The Shakwak Trench and Takhini Valley route along the Alaska Highway from Beaver Creek to Whitehorse is a wonderful flight even if a bit mellow compared with where we had been flying in Alaska. On our way in to Whitehorse, we asked the tower where to find fuel and parking. The tower controller told Emilie to do a 180 on the runway after landing and back taxi to Taxiway Alpha to get to the ramp with fuel. When she touched down on the threshold and was at a taxi speed before Taxiway Alpha (about 500 ft), he cleared her directly with an “Oh, one of those pilots” tone of amusement.

DC3 weathervane at Whitehorse

After fueling, with some effort we found where to park for the night. There were no tie-downs, so chocks was the best we would get. We then spent equally long finding our way through the gates to where we were able to get a taxi ride to a hotel. At the hotel we found dinner (Chinese), laundry, a shower and a real bed. Oddly, our nothing special hotel had an amazing, large petrified wood stump in a corner of a stairwell.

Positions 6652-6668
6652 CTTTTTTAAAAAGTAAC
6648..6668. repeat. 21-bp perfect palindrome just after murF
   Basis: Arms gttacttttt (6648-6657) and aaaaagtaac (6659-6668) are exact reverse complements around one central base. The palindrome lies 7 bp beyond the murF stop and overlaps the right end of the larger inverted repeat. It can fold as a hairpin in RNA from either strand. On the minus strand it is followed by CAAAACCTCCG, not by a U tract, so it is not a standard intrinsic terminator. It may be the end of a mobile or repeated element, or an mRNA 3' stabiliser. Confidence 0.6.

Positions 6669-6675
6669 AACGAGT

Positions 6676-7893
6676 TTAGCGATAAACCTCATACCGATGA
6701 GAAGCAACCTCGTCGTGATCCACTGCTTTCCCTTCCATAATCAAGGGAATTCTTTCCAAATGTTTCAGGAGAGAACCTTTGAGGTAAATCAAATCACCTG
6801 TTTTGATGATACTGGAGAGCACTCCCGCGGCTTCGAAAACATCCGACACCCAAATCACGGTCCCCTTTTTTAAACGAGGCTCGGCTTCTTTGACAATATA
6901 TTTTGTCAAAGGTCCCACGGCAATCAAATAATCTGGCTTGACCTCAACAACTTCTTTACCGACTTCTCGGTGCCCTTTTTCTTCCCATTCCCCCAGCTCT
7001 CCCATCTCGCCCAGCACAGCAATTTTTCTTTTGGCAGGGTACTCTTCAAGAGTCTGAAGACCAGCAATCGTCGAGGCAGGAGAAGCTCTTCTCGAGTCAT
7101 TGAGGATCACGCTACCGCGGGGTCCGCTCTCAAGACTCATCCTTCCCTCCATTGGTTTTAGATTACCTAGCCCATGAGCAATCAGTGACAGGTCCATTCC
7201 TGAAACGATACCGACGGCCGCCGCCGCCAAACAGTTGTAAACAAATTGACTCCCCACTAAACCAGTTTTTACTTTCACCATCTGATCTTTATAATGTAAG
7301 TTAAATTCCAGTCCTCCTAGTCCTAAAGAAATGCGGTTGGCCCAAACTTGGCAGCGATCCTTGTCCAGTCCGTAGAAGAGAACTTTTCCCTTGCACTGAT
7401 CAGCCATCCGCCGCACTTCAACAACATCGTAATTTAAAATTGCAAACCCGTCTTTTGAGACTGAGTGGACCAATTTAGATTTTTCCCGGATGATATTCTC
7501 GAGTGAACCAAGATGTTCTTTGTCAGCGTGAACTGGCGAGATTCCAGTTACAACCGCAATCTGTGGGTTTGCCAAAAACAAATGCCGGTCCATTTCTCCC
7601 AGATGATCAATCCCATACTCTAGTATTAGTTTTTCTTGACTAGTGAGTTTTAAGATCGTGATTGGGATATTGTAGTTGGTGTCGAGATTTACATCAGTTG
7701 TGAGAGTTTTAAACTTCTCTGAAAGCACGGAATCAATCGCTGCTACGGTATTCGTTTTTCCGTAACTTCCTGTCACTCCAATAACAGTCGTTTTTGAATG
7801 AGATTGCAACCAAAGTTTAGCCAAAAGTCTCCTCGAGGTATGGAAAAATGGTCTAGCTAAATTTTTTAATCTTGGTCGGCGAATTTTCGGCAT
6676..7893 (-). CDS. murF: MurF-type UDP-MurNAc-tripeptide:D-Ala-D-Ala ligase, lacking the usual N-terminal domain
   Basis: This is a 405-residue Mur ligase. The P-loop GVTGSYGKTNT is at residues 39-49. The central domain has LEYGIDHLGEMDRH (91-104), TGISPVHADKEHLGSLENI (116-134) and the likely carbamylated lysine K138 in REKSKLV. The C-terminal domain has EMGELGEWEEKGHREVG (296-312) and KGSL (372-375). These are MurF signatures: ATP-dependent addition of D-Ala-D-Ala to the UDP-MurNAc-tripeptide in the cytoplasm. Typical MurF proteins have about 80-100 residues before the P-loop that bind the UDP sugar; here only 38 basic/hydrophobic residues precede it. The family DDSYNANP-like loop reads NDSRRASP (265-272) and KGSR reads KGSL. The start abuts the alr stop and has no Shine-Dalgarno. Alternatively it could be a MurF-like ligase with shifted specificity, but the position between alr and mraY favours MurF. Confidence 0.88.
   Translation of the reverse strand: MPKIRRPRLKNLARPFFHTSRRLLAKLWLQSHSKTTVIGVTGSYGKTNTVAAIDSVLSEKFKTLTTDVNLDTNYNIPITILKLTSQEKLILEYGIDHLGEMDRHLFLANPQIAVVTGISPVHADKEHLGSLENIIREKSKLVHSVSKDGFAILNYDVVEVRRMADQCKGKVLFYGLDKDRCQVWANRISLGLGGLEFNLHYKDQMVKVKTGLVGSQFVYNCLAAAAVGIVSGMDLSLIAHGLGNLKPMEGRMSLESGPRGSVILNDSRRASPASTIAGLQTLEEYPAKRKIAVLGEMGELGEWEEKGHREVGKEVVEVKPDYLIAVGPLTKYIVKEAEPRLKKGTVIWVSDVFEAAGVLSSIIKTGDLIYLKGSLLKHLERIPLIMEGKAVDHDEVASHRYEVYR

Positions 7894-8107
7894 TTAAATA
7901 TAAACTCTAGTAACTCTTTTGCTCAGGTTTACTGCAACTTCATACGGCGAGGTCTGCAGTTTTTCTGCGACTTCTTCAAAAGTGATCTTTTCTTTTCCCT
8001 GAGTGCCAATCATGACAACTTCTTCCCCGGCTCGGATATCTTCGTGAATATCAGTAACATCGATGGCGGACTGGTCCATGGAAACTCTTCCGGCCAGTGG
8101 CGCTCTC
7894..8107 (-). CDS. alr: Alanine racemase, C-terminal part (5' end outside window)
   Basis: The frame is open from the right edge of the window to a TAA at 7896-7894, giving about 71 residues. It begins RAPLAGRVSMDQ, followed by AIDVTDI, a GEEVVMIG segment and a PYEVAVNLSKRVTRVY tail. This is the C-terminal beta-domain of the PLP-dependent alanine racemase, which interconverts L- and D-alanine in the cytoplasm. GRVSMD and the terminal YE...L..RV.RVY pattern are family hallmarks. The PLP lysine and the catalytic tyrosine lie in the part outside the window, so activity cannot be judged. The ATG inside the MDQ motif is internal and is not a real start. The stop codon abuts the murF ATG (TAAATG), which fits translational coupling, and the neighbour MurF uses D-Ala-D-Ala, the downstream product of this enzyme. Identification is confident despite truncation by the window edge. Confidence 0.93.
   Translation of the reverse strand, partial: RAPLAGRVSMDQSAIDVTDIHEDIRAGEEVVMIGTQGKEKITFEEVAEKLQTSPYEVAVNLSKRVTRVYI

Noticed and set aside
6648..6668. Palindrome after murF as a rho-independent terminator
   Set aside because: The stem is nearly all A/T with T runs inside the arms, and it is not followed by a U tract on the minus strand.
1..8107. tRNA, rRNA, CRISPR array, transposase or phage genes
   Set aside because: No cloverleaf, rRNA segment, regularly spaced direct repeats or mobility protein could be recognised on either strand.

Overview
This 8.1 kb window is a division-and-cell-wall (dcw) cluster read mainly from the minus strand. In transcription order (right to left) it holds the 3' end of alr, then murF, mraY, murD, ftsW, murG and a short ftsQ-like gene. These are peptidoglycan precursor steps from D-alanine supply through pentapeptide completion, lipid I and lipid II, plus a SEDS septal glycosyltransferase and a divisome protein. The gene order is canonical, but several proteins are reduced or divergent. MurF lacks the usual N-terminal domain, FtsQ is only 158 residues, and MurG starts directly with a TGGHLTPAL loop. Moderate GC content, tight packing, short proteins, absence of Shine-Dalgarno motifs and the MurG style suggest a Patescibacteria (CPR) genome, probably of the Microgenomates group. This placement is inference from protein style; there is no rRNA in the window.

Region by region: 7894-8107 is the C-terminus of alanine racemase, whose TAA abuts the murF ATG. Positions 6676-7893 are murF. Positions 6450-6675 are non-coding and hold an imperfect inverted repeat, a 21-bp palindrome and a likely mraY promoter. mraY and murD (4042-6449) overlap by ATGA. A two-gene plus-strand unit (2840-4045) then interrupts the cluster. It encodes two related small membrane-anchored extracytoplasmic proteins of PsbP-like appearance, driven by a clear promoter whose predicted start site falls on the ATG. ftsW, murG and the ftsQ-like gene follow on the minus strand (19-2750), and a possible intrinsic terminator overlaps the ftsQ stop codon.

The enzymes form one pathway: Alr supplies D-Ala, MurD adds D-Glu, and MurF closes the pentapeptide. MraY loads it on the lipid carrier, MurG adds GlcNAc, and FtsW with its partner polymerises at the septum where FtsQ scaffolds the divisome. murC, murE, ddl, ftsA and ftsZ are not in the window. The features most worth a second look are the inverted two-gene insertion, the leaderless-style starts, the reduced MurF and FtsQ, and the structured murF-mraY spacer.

Trip legs

  • Peavine-PAGK: 124 miles, 0:57 hrs, 128 mph
  • PAGK-CYXQ: 182 miles, 1:28 hrs, 124 mph
  • CYXQ-CYXY: 256 miles, 2:08 hrs, 119 mph

All Day 18 Pictures

Tuesday Aug 16: Whitehorse to Dawson Creek

Tuesday morning, a cab brought us back to the airport and we made our way through the gates back out to the airplane. While loading our bags, three Air Tractors taxied out for takeoff. I would guess that they were fire fighting. It was humorous to watch all three of them back-taxi for a full length takeoff and then levitate off the runway almost before reaching the displaced threshold. I presume they operate under procedures that require using the full available runway.